Report: Teachers Union Contracts Stymie Potential Savings

Published May 11, 2010

Ohio’s teachers unions are standing in the way of needed reforms, a new report concludes, describing the union contracts as a “black hole of school spending.”

While states grapple with multibillion-dollar budget deficits and school districts cut programs and lay off younger, non-tenured teachers, unions maintain their resistance against renegotiating unnecessary perks in their contracts, according to the report from the Education Action Group Foundation (EAGF).

The report counters claims made by national teachers unions and echoed by their state affiliates that tax increases are the only way to solve state budget crises and avoid cuts in education.

“What would have happened to the Big Three if the UAW had not been willing to make some concessions?” asked Steve Gunn, communications director for the EAGF.

Lavish Sick, Personal Leave

The report, “Ohio Teachers Contracts: The Black Hole of School Spending,” found high labor costs unrelated, in most cases, to educating children are mandated by collective bargaining agreements in 19 school districts in the Buckeye State.
For example, the report found the Oak Hills School District in Cincinnati could have saved $400,000 during the 2008-09 school year if teachers had paid just 10 percent more of their own health-insurance premiums. Instead, the district spent $3.9 million on premiums. Most of the 19 districts where contracts were evaluated by EAGF subsidize 85-95 percent of their employees’ health-care costs, much more than private-sector workers receive.

The report also found if the 18 paid sick and personal days teachers get each year were cut in half the district would have saved $800,000 in “sick and personal days cost” and $400,000 of the $851,118 spent on substitute teachers to cover the absences.
Teachers are not required to use their sick days or personal days, which amount to nearly 10 percent of the 185-day work schedule, but most do. In 2008-09 the district reported 4,187 sick or personal days taken by 300 teachers.

Altogether, a few emergency, temporary cuts could have saved the Oak Hill district approximately $2.5 million during the 2008-09 school year, the report found.

Questioning Union Tactics

Although the EAGF report does not suggest cutting costs by renegotiating teachers’ contracts is a silver bullet, the potential savings found in 19 union agreements in Ohio could “help districts survive the current funding crisis.”

The report notes every school district in the Buckeye State offers “step raises” for teachers through their first decade in the classroom. These guaranteed, automatic annual increases are based solely on longevity and academic degrees, and they drive up education labor costs more than any other category, EAGF reports.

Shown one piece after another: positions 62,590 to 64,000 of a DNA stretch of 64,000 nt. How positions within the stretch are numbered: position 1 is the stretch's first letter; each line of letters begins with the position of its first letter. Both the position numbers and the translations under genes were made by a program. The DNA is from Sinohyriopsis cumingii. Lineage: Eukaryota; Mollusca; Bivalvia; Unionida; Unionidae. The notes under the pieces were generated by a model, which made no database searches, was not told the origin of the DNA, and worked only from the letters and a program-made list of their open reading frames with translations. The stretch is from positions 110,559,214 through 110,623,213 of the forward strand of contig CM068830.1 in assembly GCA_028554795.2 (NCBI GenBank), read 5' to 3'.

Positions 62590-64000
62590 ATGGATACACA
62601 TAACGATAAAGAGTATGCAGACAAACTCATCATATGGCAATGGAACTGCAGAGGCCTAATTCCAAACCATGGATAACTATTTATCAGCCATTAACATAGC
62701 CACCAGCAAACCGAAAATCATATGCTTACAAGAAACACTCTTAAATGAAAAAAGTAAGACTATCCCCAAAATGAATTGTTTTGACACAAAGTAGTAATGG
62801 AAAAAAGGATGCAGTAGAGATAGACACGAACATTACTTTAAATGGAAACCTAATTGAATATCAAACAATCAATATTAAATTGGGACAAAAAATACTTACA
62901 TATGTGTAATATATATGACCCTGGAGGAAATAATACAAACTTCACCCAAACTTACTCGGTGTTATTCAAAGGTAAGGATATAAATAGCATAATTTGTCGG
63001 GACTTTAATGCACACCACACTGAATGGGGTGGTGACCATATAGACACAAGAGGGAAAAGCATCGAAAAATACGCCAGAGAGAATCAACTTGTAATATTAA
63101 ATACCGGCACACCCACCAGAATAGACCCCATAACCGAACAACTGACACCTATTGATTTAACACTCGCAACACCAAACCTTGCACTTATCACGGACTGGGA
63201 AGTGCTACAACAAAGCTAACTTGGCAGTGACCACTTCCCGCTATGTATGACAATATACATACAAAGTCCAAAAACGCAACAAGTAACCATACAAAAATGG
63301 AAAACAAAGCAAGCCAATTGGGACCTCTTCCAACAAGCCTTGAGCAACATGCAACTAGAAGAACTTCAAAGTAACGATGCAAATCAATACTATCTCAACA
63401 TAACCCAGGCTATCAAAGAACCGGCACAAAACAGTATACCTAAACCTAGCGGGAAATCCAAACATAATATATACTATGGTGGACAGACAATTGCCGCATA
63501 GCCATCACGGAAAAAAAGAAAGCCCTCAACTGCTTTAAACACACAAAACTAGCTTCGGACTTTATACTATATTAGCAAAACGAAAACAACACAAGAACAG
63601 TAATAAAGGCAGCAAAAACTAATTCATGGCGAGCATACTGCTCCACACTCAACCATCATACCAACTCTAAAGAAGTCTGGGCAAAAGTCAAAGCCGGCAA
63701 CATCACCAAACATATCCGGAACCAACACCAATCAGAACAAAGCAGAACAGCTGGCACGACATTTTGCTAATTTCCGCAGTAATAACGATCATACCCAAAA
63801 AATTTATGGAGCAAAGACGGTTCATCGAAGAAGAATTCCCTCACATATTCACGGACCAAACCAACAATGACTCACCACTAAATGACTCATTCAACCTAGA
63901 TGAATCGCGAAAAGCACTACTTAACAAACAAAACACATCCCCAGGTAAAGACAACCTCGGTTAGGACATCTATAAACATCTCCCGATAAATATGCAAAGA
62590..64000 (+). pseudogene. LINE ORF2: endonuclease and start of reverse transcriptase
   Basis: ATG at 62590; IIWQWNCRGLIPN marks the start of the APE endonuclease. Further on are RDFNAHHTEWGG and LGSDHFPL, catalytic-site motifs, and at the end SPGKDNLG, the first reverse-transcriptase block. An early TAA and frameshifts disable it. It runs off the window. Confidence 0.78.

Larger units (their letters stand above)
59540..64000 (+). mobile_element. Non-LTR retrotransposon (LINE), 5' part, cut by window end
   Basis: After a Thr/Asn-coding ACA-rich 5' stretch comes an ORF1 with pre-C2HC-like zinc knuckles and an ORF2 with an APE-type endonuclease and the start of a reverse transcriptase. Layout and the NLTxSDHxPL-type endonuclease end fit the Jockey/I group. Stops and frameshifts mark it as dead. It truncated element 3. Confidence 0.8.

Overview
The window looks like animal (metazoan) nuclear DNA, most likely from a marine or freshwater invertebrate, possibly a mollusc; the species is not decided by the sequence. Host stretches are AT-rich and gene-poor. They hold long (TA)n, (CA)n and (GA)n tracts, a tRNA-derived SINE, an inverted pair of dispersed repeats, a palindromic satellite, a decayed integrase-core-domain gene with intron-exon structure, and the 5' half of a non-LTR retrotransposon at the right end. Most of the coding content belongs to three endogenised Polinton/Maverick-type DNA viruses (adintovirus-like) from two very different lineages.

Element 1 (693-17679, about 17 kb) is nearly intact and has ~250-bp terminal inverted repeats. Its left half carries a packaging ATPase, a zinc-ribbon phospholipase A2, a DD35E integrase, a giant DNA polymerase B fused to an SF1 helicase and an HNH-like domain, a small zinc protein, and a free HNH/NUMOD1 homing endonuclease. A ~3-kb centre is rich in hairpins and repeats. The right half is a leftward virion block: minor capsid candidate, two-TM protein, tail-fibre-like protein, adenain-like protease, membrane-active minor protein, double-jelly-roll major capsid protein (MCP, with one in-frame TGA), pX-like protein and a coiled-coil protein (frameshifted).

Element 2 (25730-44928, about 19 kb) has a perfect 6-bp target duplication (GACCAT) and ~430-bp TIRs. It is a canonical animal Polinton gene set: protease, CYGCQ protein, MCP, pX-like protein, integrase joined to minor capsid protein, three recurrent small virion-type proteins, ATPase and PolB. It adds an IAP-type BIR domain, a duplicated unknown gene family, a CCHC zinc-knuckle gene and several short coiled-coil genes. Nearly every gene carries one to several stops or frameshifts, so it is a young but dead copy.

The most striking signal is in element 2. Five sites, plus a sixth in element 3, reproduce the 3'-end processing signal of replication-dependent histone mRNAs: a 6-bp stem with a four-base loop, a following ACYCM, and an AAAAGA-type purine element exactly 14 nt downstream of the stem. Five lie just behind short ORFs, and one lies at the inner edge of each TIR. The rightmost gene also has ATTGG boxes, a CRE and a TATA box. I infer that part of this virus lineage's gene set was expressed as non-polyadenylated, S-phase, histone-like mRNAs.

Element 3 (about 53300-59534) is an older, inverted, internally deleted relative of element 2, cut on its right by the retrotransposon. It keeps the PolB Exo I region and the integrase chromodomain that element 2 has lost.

The EAGF study estimates step increases are the main culprit in driving up Cincinnati Public Schools’ payroll by more than $3 million during the 2010-11 school year. Cincinnati teachers with master’s degrees and 27 years’ experience earn up to $77,317 a year.

In Franklin County, the salary of a teacher starting out now with a bachelor’s degree would climb by an average of nearly 9 percent per year for the next decade, according to the Columbus Dispatch

In 2008 most of the nation’s beginning teachers were on track to receive average raises of at least 5.9 percent annually through their 11th year of service, compared with 3.8 percent average raises in the private sector.

Gunn says school boards have tried to approach teachers unions quietly about the possibility of some temporary cuts in planned increases, hoping to avoid confrontations by not bringing it up publicly. “But they won’t budge,” he said.

Contracts ‘Under the Radar’

Although some local unions are more amenable to working with districts, labor bosses at state and national union headquarters won’t hear of it, Gunn says. He cites the Michigan Education Association’s refusal to allow the Saline school district in Southeast Michigan to renegotiate their contract to close a $1.5 billion budget gap.

Twenty teachers lost jobs when the union would not agree to concessions, while administrators and support staff agreed to concessions and parents agreed to pay-to-play fees for athletics and other extracurricular activities. EAGF reported on Michigan’s “black hole” spending in a study published earlier this year.

“Crafty half-truths, well-spun public relations, and a general ignorance of education issues by reporters have allowed unions to get away with murder for years because [their contracts] are under the radar,” Gunn said.

That may be changing, though, as unions miss a chance to “sacrifice and help schools—something the public would appreciate—and instead show their true colors,” he said.

Gunn said he hopes Ohioans will use the report as ammunition to fight tax increases for schools.
“They need to say to their lawmakers, ‘Hold on just a second now. Let’s cut all unnecessary spending we can cut before we take more from taxpayers,” Gunn said.

The Ohio Education Association did not respond to repeated requests for comment.
Increasing Knowledge Base

The report strengthens the school-choice movement’s credibility and effectiveness by increasing its understanding of contracts and funding, said Robert C. Enlow, president and CEO of the Foundation for Educational Choice, which helped fund the report.

“This kind of report shows that we’re serious players on all levels of education reform,” Enlow said. “We want to do them around the country.”

Jim Waters ([email protected]) is director of policy and communications at the Bluegrass Institute for Public Policy Solutions in Bowling Green, Kentucky.

Internet Info:

Education Action Group Foundation: “Ohio Teachers Contracts: The Black Hole of School Spending,” Spring 2010:
“Michigan Teacher Contracts: The Black Hole of School Spending,” Winter 2010: